SYSFILES and SYSALTFILES describe the data files used by SQL Server databases. They have the same structure, except that SYSFILES refers to data files in the current database, and SYSALTFILES resides in the MASTER database and refers to all data files in the database.
The STATUS column of SYSALTFILES is made up of a series of flags to tell you properties of a data file. The following query checks for the flags. A zero indicates the flag is not set, a non-zero indicates that the flag is set:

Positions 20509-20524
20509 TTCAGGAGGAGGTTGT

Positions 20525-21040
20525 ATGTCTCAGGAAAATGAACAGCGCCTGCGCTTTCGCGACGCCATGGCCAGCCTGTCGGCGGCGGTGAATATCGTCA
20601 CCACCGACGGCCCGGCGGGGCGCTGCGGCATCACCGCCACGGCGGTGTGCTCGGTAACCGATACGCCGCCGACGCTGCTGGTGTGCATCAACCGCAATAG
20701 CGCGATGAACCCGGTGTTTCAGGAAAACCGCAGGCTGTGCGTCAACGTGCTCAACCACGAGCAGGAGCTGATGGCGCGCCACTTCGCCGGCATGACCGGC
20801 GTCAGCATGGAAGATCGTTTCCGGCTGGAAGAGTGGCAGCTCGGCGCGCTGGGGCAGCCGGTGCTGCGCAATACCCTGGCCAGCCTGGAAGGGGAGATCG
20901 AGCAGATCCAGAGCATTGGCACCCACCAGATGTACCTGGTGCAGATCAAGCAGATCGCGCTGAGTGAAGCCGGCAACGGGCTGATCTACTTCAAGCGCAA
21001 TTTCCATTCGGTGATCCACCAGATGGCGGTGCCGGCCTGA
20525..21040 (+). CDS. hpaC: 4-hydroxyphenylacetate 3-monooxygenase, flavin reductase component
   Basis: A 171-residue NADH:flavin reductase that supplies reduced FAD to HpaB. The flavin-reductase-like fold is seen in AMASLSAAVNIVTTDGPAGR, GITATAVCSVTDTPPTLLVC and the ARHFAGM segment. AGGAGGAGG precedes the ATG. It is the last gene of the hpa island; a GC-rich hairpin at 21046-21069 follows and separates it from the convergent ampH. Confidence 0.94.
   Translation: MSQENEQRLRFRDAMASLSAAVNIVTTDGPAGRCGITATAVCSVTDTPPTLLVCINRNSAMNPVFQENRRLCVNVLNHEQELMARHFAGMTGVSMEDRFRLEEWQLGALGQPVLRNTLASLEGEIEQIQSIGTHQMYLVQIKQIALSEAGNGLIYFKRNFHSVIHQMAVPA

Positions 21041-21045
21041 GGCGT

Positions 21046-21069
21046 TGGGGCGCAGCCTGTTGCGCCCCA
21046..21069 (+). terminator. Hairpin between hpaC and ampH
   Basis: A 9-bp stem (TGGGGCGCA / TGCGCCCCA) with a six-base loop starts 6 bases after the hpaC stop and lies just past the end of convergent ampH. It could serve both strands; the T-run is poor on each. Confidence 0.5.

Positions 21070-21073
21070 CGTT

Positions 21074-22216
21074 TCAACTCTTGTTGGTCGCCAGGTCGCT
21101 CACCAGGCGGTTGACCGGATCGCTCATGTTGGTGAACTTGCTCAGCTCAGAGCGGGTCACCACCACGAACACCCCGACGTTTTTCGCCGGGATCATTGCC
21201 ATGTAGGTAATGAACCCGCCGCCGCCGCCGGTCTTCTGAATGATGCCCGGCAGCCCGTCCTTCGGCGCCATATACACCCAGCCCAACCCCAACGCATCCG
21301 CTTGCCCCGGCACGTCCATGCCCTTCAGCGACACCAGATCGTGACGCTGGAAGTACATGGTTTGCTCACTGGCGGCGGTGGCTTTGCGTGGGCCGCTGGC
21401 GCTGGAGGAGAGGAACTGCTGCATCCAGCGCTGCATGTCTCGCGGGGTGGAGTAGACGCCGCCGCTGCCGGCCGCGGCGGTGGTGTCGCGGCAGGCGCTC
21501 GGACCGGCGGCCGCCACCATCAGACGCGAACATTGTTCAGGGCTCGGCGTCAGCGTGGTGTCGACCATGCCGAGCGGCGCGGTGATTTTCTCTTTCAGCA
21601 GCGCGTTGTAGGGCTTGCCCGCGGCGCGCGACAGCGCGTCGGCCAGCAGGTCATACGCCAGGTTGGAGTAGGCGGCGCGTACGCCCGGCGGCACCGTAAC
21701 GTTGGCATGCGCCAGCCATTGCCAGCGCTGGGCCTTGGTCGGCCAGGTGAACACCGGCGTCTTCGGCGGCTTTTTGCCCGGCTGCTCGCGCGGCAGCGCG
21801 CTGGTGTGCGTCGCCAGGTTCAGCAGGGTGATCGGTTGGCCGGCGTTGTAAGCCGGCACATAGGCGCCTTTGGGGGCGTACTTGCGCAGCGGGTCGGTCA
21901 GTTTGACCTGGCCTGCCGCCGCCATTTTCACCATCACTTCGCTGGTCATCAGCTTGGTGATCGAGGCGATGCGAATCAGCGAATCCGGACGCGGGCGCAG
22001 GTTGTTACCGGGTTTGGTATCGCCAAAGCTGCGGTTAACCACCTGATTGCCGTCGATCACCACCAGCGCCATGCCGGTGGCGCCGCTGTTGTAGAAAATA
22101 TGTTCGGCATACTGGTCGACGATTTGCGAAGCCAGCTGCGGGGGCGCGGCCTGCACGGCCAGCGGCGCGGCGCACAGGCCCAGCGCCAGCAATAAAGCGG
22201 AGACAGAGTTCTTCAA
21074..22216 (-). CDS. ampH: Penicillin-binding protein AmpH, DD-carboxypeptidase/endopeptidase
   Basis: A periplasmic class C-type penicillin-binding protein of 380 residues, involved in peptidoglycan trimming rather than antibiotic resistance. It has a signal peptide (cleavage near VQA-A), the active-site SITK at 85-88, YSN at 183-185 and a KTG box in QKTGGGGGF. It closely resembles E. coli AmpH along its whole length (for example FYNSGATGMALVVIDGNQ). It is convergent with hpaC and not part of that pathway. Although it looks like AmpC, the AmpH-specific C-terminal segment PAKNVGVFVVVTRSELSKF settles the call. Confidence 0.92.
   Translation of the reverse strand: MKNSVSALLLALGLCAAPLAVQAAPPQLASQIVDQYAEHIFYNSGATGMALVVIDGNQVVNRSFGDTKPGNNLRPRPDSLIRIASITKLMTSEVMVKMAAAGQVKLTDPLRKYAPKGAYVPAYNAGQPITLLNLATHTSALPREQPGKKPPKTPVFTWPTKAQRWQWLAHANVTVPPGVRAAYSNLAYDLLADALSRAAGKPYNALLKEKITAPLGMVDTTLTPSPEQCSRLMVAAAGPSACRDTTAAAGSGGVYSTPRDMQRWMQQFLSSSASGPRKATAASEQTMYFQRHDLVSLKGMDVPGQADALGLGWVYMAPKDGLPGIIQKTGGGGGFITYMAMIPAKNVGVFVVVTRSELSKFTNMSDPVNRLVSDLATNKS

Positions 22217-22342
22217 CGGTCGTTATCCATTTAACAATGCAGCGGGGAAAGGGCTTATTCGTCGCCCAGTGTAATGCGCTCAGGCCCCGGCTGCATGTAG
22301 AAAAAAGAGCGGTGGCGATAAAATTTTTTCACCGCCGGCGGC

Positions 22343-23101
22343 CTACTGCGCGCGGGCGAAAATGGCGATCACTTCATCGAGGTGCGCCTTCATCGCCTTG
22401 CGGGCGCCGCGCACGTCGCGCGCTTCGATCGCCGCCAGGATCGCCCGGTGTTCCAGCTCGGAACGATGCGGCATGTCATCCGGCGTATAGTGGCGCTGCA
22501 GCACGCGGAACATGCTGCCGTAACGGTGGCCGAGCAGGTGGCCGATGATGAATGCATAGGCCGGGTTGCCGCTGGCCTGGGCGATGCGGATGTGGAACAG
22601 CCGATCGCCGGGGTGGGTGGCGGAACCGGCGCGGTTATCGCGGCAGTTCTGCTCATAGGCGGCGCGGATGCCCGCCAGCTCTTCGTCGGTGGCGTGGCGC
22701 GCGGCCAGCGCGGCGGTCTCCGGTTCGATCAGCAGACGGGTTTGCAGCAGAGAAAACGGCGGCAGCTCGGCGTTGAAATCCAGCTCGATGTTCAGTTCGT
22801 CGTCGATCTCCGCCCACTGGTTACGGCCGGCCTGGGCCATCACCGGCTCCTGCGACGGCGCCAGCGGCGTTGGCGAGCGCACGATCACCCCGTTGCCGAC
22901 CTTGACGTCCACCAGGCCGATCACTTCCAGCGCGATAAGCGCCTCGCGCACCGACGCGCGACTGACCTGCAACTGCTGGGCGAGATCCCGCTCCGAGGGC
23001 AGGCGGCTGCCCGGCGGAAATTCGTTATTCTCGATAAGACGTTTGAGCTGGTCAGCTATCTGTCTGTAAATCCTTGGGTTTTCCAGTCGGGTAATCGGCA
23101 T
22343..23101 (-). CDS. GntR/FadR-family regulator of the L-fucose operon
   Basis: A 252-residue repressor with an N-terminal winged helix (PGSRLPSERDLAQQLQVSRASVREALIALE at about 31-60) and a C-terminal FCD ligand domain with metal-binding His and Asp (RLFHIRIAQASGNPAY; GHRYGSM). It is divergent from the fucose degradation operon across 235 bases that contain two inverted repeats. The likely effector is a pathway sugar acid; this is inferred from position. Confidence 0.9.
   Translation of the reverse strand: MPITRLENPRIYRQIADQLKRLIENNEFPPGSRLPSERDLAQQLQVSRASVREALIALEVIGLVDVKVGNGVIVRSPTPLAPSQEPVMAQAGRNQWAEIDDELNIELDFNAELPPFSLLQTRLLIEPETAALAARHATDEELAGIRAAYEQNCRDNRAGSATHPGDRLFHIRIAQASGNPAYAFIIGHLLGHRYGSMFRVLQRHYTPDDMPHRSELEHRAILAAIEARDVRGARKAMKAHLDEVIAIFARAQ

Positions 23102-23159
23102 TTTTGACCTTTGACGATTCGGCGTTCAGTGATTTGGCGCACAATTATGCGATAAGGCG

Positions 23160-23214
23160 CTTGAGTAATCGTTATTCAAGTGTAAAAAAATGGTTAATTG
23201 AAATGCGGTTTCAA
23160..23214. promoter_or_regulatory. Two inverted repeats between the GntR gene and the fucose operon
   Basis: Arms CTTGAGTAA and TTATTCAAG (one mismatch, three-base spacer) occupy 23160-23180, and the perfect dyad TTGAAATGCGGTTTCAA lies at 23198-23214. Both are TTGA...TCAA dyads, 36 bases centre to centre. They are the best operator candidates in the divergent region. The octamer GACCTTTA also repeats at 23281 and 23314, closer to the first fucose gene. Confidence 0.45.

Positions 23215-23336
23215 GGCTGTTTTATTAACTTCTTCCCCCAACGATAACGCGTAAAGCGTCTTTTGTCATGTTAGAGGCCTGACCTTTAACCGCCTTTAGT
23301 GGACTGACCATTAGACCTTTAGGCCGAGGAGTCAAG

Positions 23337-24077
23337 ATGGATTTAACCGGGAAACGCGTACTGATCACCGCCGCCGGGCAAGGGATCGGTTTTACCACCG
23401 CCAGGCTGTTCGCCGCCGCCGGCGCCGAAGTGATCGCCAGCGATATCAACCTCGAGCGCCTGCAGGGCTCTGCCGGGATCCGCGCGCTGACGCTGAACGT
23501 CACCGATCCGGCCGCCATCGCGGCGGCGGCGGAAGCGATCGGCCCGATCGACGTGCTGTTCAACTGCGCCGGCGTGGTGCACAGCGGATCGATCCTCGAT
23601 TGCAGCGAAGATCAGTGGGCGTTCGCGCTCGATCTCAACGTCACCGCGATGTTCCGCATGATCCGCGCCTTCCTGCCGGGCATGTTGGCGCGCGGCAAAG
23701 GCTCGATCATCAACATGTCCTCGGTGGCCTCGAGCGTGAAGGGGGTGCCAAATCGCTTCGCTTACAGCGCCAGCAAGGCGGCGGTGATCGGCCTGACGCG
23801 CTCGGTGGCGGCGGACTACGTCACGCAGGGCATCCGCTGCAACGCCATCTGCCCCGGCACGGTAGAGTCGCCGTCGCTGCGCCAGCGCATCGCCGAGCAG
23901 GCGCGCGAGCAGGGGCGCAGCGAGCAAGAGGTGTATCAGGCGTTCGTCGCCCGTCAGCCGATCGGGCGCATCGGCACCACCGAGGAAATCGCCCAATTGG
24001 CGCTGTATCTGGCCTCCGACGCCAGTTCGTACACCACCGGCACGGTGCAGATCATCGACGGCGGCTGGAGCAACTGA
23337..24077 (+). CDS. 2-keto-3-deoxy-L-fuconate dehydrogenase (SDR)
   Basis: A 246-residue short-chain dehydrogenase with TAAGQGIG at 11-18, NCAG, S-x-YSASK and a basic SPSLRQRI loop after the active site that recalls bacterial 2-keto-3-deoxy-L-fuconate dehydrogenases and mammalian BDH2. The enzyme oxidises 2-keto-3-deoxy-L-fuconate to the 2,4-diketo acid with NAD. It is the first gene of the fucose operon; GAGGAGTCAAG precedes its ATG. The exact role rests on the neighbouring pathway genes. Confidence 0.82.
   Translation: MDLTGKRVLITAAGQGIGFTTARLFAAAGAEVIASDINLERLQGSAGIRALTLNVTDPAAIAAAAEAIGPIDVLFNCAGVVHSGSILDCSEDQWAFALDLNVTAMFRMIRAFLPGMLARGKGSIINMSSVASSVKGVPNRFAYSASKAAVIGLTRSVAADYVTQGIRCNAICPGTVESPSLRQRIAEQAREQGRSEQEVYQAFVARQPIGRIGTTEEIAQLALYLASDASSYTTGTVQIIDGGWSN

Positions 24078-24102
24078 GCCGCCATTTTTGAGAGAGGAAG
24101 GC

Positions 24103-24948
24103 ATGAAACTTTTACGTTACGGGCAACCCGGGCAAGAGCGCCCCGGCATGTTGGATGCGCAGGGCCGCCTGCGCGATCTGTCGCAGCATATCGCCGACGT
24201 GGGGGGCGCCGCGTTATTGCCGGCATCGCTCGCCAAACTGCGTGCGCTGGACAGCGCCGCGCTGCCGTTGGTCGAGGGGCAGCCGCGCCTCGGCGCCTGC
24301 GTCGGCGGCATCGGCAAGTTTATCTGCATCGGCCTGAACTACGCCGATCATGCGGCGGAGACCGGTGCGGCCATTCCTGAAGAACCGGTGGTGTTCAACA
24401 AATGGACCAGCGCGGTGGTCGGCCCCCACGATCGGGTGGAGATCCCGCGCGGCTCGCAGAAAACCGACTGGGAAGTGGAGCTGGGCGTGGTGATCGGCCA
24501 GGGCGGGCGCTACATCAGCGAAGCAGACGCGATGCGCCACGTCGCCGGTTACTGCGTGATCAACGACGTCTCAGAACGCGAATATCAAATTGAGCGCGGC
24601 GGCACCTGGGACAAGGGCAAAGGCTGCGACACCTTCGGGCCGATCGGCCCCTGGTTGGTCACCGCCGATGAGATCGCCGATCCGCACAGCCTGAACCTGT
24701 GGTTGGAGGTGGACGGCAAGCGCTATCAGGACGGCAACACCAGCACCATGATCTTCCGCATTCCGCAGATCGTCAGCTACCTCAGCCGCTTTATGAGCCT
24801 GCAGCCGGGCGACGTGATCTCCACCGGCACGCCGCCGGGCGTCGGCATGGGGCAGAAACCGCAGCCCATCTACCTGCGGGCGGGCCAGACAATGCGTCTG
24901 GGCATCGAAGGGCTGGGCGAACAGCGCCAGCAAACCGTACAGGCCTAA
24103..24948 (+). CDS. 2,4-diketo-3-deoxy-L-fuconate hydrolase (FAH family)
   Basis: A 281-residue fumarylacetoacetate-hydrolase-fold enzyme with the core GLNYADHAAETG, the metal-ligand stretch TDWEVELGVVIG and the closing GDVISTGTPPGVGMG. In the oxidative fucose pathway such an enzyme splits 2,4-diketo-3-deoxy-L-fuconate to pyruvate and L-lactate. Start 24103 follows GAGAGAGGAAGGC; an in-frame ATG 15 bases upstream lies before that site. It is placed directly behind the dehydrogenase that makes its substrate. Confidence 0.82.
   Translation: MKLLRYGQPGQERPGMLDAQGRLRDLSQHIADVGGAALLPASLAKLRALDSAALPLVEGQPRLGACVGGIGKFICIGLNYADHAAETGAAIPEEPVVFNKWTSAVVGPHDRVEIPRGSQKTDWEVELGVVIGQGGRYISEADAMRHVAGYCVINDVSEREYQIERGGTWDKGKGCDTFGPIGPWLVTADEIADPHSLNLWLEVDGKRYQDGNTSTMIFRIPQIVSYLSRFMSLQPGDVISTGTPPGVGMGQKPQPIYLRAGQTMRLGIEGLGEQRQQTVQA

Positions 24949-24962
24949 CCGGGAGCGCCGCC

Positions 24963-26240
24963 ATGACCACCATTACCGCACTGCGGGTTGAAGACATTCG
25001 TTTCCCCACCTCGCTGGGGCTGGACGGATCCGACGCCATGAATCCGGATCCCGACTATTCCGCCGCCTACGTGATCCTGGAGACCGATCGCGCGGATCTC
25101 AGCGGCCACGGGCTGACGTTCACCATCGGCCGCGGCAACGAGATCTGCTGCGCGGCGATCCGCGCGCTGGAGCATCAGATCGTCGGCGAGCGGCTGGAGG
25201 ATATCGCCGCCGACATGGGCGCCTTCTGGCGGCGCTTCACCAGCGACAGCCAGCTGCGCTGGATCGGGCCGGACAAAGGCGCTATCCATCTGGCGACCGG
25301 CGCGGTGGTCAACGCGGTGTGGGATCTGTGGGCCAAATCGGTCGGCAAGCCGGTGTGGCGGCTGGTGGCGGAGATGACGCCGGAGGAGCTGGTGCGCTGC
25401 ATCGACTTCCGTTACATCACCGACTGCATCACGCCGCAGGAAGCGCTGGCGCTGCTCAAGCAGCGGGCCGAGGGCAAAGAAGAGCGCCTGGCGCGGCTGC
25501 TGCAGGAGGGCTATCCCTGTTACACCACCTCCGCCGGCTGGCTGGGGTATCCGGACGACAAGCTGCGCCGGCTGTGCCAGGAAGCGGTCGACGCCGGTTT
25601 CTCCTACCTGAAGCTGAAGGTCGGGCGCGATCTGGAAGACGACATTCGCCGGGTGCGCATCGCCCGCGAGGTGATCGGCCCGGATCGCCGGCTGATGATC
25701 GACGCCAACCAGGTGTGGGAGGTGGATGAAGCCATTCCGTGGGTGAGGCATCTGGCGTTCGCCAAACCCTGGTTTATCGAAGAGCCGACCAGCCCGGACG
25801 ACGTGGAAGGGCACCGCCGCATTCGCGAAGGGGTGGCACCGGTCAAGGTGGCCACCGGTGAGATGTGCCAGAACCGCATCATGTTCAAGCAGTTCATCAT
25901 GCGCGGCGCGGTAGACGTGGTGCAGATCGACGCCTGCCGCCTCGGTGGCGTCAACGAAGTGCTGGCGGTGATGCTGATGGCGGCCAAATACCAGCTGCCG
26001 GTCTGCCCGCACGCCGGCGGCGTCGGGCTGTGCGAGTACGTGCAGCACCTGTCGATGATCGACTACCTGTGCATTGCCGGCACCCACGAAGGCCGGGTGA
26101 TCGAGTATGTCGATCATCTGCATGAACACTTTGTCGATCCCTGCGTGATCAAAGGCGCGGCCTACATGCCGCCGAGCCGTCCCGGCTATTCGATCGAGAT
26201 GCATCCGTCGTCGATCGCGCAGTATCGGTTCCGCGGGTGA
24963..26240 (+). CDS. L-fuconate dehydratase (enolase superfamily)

status & 0x1 [Default device (unused in SQL Server 2000)],
status & 0x2 [Disk file],
status & 0x40 [Log device],
status & 0x80 [File has been written to since last backup],
status & 0x4000 [Device created implicitly by CREATE DATABASE],
status & 0x8000 [Device created during database creation],
status & 0x100000 [Growth is in percentage, not pages]
There is more information on this table in Inside SQL Server 2000 by Kalen Delaney from Microsoft Press.